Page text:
• As more and more children have their turns being the helper, we compare names for number of letters, first letters that are the same or different, letters in common, number of syllables, etc. Children become very wise in finding new things to notice: double letters, hidden words (am is hiding in Mrs. Hamner, and so is ham), letters in the helper’s name that are in family members' names, etc.
  8. Have the helper write his/her name with magnetic letters. Change the first letter to make a rhyming nonsense word:

    • Cassie becomes Bassie, Tassie, Wassie, Massie, Cassie! Amy becomes Tamy, Jamy, Zamy, Wamy, Amy! (Always put the name back together at the end.)

    • Read A Was Once An Apple Pie by Edward Lear to see that this kind of rhyming is even used in books.

    • Sing "Willoughby Wallaby Woo," and make a book with the poem. Have each child draw their verse with an elephant sitting on them.
  9. Other name activities you can try with your students:

    • Make a book of the children’s names modeled after Brown Bear, Brown Bear, What Do You See? by Bill Martin, Jr. and Eric Carle. We make a book called Mrs. Hamner, Mrs. Hamner, Who Do You See?

      • I take pictures of each student.

      • We use those pictures as our illustrations so that each student has a page in the book.

      • On each page the pattern continues with "_______, _______, Who do you see?" "I see ______ smiling at me!"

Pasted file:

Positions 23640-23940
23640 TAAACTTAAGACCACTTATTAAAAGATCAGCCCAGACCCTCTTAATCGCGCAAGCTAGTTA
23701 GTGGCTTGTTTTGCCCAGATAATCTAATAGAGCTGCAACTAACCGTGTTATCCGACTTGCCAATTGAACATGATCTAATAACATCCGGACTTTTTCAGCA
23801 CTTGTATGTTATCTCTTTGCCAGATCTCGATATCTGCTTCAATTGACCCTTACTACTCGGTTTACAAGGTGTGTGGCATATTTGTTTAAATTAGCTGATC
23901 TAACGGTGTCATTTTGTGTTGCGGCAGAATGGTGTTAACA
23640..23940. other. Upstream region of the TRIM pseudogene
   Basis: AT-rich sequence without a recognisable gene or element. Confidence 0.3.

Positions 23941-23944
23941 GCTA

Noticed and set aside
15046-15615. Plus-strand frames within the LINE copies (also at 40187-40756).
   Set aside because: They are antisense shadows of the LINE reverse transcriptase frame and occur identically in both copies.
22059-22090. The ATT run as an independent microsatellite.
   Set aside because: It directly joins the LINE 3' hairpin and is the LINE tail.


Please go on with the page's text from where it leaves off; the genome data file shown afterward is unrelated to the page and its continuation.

• It ends with "I see lots of kindergarten kids smiling at me!"

      • This is by far the favorite book in our classroom library and is read dozens of times each day.

      • A pattern for the book is available online.

    • Use a long letter line where children can line up on their letter (first letter of their first name). Compare the line of people with the word wall to see if they are the same. How many people start with T? H? J?

    • Make a graph of how many people start with each letter. Which letter has the most people?

    • Make a graph of the number of letters in each first name.

    • Make a graph of the number of claps in each name.

    • Make your letter with your body.

    • Give each child a half sheet of paper with their first letter printed on it. Have them trace their letter with their fingers. Have them cover their letter with buttons or sunflower seeds in the shell.

    • Pour enough salt to cover the bottom of a cookie sheet. Put it at a center so students can practice writing their names with their fingers.

    • Write names in shaving cream.

    • Using two-inch squares of oak tag, write each student’s name using one letter per square. Do first name in one color and last name in another color. Put in envelopes with the name written correctly on the front so students have a model. As they assemble their letters to spell their names, they can refer to the envelope for help. These are self-checking. We keep ours in our browsing baskets to use over and over. Children soon start to trade envelopes and do their friends' names.

    • Make sugar cookies and have students decorate with M & Ms to form the first letter of their names.

    • Teach them the game: "Who Took the Cookies from the Cookie Jar?"

    • Later have children write both first and last names. Frame each one to teach the concept of word. Encourage them to leave a bigger space between the two words of their names.